Max and Kyu are in Tama zoo, Japan. Kyu is the son of Gypsy, the oldest orangutan in the world. I communicated with the keepers and I tried to recreate them as loyal as possible. I support Borneo Conservation Trust Japan, and I am especially focusing on making orangutan sculptures. Manjuro lives in Higashiyama zoo. I talked with the zoo director in order to put even Manjuro's personality in it.

チンパンジーのマックスくん、オランウータンのキューさんは、日本の多摩動物園で飼育されている子たちです。キューは、ジプシーという、世界最高齢だったオランウータンの息子です。飼育員さんたちと意見を交わし、そのままの姿をできるだけ忠実に再現しました。ボルネオトラスト協会というものがあり、そちらにも参加し、特にオランウータンの制作については力を入れています。
マンドリルのマンジュウロウさんは、東山動物園にいる子です。こちらも、園長さんに話を聞きながら、性格まで忠実に再現しました。

Kyu (2010-2013)

Do you believe that your work can help general public to realize and get aware about sentience of animals/non-human beings, their beauty, complexity etc?
あなたはあなたの仕事によって、ヒト以外の動物の感性や美しさ、その複雑さを、一般の人々に対して伝えることができると信じていますか。

Yes. I respect animals and appreciate their beauty. I believe they are more beautiful when they are untouched (as they are). So I believe that if I recreate them as they are, it conveys the excitement or certain impression to general public. I hope that when they see my sculptures, they could be moved as if they see the real creatures.

私は、どうぶつたちをとても尊敬し、そのままの姿が一番うつくしいと信じているので、できるだけ自分の見えた素直な目でどうぶつたちの姿を再現すれば、それがたくさんの人たちにおなじ感動をもって伝わると信じています。私のつくった彫刻のどうぶつたちを見た時、その子そのものに出逢えたような感動を、見る人にも伝えたいと思って制作しています。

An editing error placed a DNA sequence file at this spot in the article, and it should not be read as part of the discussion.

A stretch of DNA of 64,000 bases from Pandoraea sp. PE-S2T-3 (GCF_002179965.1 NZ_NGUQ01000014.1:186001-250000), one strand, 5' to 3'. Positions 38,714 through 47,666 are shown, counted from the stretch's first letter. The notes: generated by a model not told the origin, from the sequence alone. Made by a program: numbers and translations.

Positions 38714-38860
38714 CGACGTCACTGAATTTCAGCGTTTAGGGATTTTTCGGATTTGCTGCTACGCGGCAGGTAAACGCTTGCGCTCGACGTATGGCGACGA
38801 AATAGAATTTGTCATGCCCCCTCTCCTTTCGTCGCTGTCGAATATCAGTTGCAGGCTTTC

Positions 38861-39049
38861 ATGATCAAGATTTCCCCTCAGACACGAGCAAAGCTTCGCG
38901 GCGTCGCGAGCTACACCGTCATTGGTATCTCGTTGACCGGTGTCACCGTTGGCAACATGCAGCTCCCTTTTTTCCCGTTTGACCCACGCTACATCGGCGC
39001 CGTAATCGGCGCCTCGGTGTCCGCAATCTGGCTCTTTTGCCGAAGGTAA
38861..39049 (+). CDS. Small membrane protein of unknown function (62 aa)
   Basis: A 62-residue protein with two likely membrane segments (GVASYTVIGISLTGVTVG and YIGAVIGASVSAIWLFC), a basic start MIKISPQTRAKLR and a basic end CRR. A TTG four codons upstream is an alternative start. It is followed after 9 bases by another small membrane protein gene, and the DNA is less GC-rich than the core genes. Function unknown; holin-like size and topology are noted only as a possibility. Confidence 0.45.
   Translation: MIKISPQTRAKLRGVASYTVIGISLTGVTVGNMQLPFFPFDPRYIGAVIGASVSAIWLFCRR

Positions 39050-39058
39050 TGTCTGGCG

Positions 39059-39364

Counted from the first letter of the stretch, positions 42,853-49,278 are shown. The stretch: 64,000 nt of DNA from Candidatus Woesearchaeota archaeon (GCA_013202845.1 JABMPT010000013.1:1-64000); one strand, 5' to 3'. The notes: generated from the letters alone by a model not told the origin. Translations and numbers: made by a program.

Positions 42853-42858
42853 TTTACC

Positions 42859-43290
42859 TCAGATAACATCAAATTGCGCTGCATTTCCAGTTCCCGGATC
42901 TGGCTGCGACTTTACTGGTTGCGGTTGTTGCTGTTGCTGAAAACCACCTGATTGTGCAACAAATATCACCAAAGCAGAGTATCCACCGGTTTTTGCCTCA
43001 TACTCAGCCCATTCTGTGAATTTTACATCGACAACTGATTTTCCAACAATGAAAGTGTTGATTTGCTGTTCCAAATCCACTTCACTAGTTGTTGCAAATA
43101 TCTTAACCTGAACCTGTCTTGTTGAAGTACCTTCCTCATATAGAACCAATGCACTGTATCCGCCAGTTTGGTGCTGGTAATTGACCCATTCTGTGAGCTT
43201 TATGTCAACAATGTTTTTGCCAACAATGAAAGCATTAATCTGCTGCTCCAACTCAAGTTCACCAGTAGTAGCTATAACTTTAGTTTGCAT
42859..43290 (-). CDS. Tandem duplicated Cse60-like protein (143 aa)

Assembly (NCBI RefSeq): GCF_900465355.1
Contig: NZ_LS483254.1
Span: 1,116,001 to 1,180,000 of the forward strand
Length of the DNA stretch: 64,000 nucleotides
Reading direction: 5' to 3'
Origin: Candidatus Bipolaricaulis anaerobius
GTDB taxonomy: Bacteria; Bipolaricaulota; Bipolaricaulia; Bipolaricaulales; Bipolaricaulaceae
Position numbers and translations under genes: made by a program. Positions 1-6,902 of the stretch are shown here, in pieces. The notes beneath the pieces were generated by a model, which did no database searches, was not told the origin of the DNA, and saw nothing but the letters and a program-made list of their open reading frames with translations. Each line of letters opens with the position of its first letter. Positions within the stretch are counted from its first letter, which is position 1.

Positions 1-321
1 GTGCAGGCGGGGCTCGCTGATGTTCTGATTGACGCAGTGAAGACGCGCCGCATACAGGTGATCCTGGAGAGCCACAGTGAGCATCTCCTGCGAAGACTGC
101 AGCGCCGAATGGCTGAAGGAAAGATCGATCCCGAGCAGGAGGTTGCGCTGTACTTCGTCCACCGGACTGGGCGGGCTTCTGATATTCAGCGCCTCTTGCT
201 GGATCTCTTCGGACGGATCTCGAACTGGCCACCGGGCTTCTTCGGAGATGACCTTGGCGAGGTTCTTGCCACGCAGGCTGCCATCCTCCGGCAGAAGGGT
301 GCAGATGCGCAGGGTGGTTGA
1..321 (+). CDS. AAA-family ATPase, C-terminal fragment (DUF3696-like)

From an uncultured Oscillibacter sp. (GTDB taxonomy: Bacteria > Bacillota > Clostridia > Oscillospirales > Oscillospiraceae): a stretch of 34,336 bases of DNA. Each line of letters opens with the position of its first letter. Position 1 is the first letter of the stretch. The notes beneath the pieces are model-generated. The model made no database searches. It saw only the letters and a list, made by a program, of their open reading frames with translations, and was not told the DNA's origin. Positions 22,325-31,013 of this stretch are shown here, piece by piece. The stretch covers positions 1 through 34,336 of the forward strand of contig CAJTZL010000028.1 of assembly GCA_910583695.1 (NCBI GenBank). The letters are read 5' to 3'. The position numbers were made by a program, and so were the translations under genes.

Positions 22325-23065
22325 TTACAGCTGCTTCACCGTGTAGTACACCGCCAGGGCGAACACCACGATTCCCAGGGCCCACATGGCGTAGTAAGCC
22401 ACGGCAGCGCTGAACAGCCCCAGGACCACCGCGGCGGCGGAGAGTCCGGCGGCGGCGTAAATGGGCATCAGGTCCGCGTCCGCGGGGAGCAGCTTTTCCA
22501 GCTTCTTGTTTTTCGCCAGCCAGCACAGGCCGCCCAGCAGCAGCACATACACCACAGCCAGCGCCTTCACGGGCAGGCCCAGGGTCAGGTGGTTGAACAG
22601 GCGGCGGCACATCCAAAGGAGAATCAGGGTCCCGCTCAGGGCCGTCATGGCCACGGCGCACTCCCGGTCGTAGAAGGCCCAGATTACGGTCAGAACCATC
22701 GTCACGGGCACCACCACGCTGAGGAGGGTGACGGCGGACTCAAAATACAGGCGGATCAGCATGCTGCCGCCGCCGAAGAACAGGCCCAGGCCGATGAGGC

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To know more about Mio Hashimoto’s work - http://kirinsan.awk.jp/pages_english/pages_e/home.html

Other images of Mio Hashimoto's exhibition

















* Environmental journalist (Ambiente-se Comunicação Socioambiental) and Communications Manager for GAP Project International

quinta-feira, 8 de fevereiro de 2018

"Doing good behavioral researches help to get good funds and also help developing their enrichment programs”

Interview: Fumihiro Kano, psychologist of primates, researcher in Kumamoto Sanctuary - University of Kyoto/Japan


By Jaqueline B. Ramos*

After United States, Japan has the largest number of captive chimpanzees in the world. According to GAIN (Great Ape Information Network), 316 chimpanzees currently live in 49 institutes (zoos, research centers and a sanctuary) - along with 6 bonobos, 21 gorillas and 45 orangutans.

This number is a inheritance of the dark times when chimpanzees were used in biomedical invasive experiments in the country. Studies show that, in the 1970’s, for instance, 150 chimpanzees were taken from the wild directly to Japanese laboratories for medical studies of Hepatitis B and C. In 1997, the country reached a peak of 393 chimpanzees in captivity. By that time, researchers and primates keepers joined in a strong effort to revert the situation, retire the chimps and provide them with humane treatment, socialization and environmental enrichment and life-long care.

Fortunately the result of so much work came in 2006, when the use of chimpanzees in labs definitely comes to an end in Japan. Six years later, the last three former exploited individuals were transferred to Kumamoto Sanctuary (KS), a facility run by University of Kyoto where the apes live their retirement.

KS is also a facility where behavioral specialists take their researches, as it is the case of Dr. Fumihiro Kano, psychologist and PhD in Biological Science, with concentration in Primatology and Comparative Psychology. He works with chimpanzees and other great apes - including humans! - and in this interview he talks a little bit about his main impressions on behavioral researches.